This past weekend I was at the 10th annual Orlando Code Camp as a speaker, attendee, and helping staff the PASS/oPASS/Magic table along with Kendal Van Dyke and Shawn McGehee. We had a prime table location and we talked to quite a few people. Many knew about the local groups and SQLSaturday, many did not, and we gathered about 40 names to add to the mailing list. Out of all the people we talked to one of the picked up the PASS laptop sticker and asked “what does PASS stand for?”.
A year ago the answer to that question was easy. Things changed last August though when Simply PASS was published on the PASS blog, saying that the legal name would not change, but would no longer be referred to in general communications. So what is the answer to a fair question? The smart ass but accurate answer might be “it doesn’t stand for anything”. More fair might be “it used to stand for the Professional Association of SQL Server, but now we just use the acronym”. Perhaps more useful is to just say “the Professional Association of SQL Server” and duck the complexities. None of these address the wider audience that PASS is trying to target, and I guess one of them should.
PASS isn’t IBM, at least not year. IBM has morphed quite a bit over the years, but most people get what IBM does after a whole lot of branding and marketing. PASS doesn’t have that level of recognition. If you’ve been involved in PASS, it’s not something you think about, it’s always been the short hand used for the org name. If you’re brand new though, you want to understand “what” the org does/is. People either figure it out, don’t ask, or perhaps don’t care, being far more interested in the speaker/topic than anything else (and I can’t fault that view). That doesn’t mean people don’t ask, or wonder.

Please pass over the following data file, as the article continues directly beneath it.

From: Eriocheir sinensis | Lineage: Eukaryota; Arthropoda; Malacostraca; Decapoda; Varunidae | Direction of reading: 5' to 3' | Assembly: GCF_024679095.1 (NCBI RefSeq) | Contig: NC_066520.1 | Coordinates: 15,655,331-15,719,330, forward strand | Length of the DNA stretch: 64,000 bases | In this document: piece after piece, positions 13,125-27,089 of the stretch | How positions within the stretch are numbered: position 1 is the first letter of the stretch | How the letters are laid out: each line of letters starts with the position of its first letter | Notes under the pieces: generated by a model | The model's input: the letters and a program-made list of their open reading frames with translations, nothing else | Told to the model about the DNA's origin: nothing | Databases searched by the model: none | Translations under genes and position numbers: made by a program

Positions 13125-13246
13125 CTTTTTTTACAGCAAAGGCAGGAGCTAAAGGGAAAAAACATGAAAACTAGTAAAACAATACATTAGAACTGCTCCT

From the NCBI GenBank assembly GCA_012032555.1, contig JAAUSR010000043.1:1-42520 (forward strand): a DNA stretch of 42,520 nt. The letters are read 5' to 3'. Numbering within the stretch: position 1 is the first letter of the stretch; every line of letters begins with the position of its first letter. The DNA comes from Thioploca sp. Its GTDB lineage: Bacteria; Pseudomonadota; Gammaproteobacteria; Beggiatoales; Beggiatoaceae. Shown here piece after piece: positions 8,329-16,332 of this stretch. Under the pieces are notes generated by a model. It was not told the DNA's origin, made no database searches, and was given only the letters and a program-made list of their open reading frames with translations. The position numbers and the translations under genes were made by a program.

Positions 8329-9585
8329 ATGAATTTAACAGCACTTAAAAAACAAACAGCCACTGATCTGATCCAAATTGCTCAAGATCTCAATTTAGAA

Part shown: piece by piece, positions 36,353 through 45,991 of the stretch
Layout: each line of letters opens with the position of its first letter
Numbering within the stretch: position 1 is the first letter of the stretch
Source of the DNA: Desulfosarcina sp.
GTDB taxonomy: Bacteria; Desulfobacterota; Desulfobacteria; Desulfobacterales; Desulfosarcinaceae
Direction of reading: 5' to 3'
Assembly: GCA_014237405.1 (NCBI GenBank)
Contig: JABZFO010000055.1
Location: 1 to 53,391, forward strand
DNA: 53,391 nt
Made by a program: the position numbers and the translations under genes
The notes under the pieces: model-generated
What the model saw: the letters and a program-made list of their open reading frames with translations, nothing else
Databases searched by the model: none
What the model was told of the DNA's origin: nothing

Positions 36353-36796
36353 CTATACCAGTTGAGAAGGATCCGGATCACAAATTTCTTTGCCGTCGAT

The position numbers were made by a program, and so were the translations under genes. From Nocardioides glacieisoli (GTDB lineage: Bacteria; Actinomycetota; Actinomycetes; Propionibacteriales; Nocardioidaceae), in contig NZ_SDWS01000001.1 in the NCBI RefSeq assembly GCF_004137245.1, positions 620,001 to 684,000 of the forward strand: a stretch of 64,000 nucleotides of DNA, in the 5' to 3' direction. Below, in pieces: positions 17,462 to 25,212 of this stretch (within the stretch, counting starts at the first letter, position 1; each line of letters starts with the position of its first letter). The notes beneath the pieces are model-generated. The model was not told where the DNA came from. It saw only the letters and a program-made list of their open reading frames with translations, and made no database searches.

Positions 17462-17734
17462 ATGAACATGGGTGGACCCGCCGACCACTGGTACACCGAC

My answer? I went with what I considered the useful and accurate one; the Professional Association of SQL Server. Right answer? I don’t know.
It bothered me though, and reminded me that my view of what PASS should be and what others think it should be aren’t the same. I’ve been wrong before and perhaps am this time too, but I miss that focus. Regardless, “what does PASS stand for” is a question we should be able to answer clearly and simply. Perhaps it’s just my resentment about the change/broadening of focus that gets in my way and there is a clear answer. I think that there remains a lack of a solid message and marketing material that explains the new PASS well.
I’ll write up some notes about the event separately, it was well worth attending and well worth having a PASS table at.